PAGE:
In the aftermath of a state grand jury report finding hundreds of Catholic priests abused thousands of children since the 1940s — and church officials covered it up — community and church officials had their own response as legislators vowed to strengthen laws against childhood sexual abusers.
On Tuesday, state Attorney General Josh Shapiro released the report that identified more than 300 Roman Catholic priests who sexually abused more than 1,000 children over decades with acts ranging from groping and masturbation to anal, oral and vaginal rape.
This grand jury was convened by Shapiro’s office in 2016 for the purpose of reviewing cases involving the Allentown, Erie, Greensburg, Harrisburg, Pittsburgh and Scranton dioceses.
The Archdiocese of Philadelphia issued its own statement upon the release of the grand jury’s findings.
“The Attorney General’s investigation and subsequent grand jury report involving six Catholic dioceses in Pennsylvania has been broad and the content has been difficult to read. The material is painful for everyone, most especially survivors of sexual abuse and their loved ones. We
deeply regret their pain and remain focused on a path toward healing. It is important to note that the archdiocese was not subject to the grand jury investigation and is not part of this report. However, that fact in no way eases our responsibility and longstanding efforts to ensure the safety of children and families in our Church environments.”
However, a 2005 grand jury convened by Philadelphia District Attorney Lynne Abraham, combined with another grand jury in 2011, found more than 60 priests in the Archdiocese of Philadelphia abused dozens of victims. Many had ties to Delaware County.
The archdiocese has since developed its own extensive protocol involving those who interact with children and the reporting of any inappropriate incident.
Now, state legislators are posed to consider SB 261, which has passed the state Senate by a 48-2 vote and has gone to the House for consideration. It would allow victims of childhood sexual abuse to file a civil claim until they are 50 years old. They currently have to do so by the age of 30.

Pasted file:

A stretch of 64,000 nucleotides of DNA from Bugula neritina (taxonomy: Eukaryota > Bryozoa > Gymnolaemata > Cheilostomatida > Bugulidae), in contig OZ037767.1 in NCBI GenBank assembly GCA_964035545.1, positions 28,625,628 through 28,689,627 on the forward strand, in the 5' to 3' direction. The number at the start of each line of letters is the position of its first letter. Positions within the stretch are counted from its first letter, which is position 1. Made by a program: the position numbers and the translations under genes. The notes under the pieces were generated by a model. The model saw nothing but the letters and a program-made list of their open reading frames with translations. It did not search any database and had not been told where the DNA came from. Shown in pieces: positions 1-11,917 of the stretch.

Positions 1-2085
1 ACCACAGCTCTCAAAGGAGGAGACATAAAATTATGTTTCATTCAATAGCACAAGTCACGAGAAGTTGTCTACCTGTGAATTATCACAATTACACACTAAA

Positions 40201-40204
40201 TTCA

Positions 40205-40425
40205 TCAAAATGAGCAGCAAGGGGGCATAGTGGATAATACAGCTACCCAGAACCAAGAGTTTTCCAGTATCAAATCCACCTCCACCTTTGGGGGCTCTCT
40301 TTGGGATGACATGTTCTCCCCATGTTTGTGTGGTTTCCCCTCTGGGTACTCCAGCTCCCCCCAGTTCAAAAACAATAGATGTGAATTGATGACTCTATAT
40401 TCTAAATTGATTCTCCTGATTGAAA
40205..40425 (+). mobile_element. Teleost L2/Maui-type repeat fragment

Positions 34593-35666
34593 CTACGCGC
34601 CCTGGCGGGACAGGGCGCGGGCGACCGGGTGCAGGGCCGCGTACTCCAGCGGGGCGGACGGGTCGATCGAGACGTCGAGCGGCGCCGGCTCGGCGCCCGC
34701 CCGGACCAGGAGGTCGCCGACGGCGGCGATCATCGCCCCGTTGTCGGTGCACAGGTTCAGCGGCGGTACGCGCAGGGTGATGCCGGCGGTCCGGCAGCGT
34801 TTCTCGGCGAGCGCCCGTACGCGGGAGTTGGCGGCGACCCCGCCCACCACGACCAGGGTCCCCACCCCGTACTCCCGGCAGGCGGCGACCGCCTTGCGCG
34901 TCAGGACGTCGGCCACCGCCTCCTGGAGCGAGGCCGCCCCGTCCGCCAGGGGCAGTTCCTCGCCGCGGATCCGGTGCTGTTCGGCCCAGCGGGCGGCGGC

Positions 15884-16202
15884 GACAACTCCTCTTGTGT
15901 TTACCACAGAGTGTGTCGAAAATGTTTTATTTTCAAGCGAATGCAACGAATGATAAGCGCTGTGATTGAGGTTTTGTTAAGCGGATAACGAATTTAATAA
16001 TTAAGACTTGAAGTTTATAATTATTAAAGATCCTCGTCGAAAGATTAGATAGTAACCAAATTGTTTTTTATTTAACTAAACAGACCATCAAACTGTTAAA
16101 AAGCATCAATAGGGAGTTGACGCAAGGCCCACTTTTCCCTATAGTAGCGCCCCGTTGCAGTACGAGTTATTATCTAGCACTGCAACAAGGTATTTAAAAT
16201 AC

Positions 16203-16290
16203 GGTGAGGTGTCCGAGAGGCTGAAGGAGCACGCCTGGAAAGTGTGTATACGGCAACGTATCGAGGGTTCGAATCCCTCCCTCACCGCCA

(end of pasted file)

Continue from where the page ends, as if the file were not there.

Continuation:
And any criminal statue of limitations would be lifted, allowing victims to file criminal charges at any age. This would only apply to any abuse occurring after the bill became law. There is currently no retroactivity in the legislation.
Both state Sens. Tom Killion, R-9 of Middletown, and Tom McGarrigle, R-26 of Springfield, voted in favor of the bill.
It also has support from state Rep. Jamie Santora, R-163 of Upper Darby.
After Tuesday’s grand jury report release, he tweeted, “I will be supporting SB261. I hope we can move this legislation in September. We should vote on it and get it on the governor’s desk for his signature.”
State Rep. Mark Rozzi, D-126 of Berks County, has also sponsored HB 612, It would eliminate the statute of limitations on both civil and criminal litigation for childhood sexual abuse survivors. It would also provide a two-year civil window so those who would have the opportunity to bring suit for incidents that occurred in the past.
Such motions have support from state Auditor General Eugene DiPasquale.
“My heart goes out to the victims who suffered abuse at the hands of church leaders,” he said. “It’s incomprehensible that a child should endure such abuse, and then have that abuse covered up by those more concerned with protecting their own interests than those of innocent victims.”
In commending the attorney general, the grand jury and victims who shared their stories, DiPasquale said it’s time to eliminate deadlines on such crimes.
“Today I am calling on every single member of the General Assembly to immediately end the statute of limitations that I have supported since my days as a legislator,” he said. “It is long past time to enact this change and the reforms introduced by Rep. Mark Rozzi so that childhood and adult victims of sexual abuse can finally have a chance to see the monsters who abused them brought to justice in a court of law.”
And, in fact, advocates have noted that sexual abuse reaches beyond the Catholic Church.
According to the Pennsylvania Family Support Alliance, the Pennsylvania Department of Human Services reported more than 3,400 cases of childhood sexual abuse in 2017 alone. In Delaware County, state officials reported 133 substantiated allegations of child abuse last year and of them, 47, or 35 percent, involved sexual abuse of children.
In his legislation, Rozzi, who was abused at the hands of a priest as a child, said that only 1 in 10 childhood victims come forward.